High-Risk IgVH-Unmutated Chronic Lymphocytic Leukemia - Episode 3
Ian W. Flinn, MD, PhD:The rationale for using ibrutinib and rituximab for this young patient with progressive and symptomatic CLL [chronic lymphocytic leukemia] comes from a series of trials, but most prominently the recent study that was presented in December at the ASH [American Society of Hematology Annual] Meeting & Exposition by Dr Tait Shanafelt. This study compared ibrutinib and rituximab in symptomatic patients who required treatment [with] fludarabine, Cytoxan, and Rituxan [FCR], which was the gold standard until this time.
In this study, we saw some really dramatic differences. We saw an improvement in progression-free survival for the patient population at large, but also, when we looked at the subgroups, we saw that virtually every subgroup that was testedwhether someone was old or they were young, whether they had a good performance status or a poor performance status, whether they had high-risk cytogenetics or not—benefited from treatment with ibrutinib and rituximab.
There’s 1 subgroup that probably bears a little bit more discussion, and that has to do with patients who have mutated immunoglobulin heavy chain. These are patients for whom we normally think of having good risk for their CLL. If we look at some of the long-term follow-up from studies, some of the studies conducted with fludarabine, Cytoxan, and Rituxan, or FCR, we see that a subgroup of those patients have a plateau in their survival curve as well as their progression-free survival curve. This would suggest that some patients treated with FCR with very good-risk CLL may never relapse and may go on for many, many years without needing therapy.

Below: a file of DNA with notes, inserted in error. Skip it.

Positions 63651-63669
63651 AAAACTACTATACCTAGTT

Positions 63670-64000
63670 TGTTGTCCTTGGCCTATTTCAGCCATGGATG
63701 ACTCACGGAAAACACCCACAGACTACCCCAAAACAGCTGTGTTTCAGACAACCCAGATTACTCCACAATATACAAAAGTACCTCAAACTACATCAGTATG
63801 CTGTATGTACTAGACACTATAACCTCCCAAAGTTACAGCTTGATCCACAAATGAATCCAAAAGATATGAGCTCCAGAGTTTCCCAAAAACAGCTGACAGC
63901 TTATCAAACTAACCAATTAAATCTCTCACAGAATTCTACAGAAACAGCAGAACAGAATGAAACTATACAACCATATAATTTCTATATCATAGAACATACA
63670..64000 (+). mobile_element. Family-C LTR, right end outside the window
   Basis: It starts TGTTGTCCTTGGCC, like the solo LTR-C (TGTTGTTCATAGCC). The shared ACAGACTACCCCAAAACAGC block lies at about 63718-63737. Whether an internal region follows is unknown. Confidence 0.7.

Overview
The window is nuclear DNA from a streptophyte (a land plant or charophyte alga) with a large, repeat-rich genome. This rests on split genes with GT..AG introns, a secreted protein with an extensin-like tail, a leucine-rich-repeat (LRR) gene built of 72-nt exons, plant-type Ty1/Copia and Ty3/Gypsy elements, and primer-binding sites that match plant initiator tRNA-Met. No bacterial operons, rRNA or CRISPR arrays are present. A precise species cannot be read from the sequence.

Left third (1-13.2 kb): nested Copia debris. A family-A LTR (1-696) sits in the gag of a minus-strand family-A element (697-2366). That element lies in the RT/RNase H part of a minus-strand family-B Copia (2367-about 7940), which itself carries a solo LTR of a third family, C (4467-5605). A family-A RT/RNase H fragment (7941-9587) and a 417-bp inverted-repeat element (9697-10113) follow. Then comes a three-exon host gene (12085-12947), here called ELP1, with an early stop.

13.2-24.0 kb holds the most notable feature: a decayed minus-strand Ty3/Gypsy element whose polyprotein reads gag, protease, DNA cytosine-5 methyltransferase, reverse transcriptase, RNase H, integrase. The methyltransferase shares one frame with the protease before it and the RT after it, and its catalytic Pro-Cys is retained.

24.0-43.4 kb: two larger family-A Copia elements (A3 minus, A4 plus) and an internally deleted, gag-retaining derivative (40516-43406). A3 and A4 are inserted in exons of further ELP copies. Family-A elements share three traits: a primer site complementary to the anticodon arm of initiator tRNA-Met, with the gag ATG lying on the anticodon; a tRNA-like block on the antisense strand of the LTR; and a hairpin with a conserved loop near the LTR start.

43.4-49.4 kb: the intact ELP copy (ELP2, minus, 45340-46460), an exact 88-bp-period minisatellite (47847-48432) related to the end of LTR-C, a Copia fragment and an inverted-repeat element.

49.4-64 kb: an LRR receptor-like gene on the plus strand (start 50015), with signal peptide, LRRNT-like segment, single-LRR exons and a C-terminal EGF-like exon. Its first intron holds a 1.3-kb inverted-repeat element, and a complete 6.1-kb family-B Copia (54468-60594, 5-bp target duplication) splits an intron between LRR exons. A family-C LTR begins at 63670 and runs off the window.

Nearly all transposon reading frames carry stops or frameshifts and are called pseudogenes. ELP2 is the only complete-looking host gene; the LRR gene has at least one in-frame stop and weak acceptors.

This is a controversial group of patients. When you treat someone with ibrutinib and rituximab, then you’re really committing them to therapy for a very long period of time, as long as they’re not having adverse events. And so some people have questioned this. But in this study, even in that mutated immunoglobin heavy chain group, those patients appeared to benefit from the ibrutinib and rituximab investigational treatment.
Personally, I use single-agent ibrutinib rather than ibrutinib and rituximab. This is based on a couple of other studies. One was the study from the Alliance [for Clinical Trials in Oncology] that compared bendamustine and rituximab with ibrutinib and with ibrutinib and rituximab. And in that study, researchers saw no difference between the ibrutinib group and the ibrutinib and rituximab group. Both groups did much, much better than the bendamustine-rituximab group in terms of progression-free survival.
And so from that it doesn’t really look like the addition of rituximab to ibrutinib adds much to ibrutinib alone. This is also supported by data from The University of Texas MD Anderson Cancer Center, where the addition of rituximab did not seem to improve outcomes for patients who were treated with ibrutinib. So ibrutinib alone did just as well as ibrutinib with rituximab. For that reason, I tend to treat my patients with just single-agent ibrutinib instead of the combination of ibrutinib with rituximab.
Transcript edited for clarity.
Case:A 62-YearOld Male WithIgVH-Unmutated CLL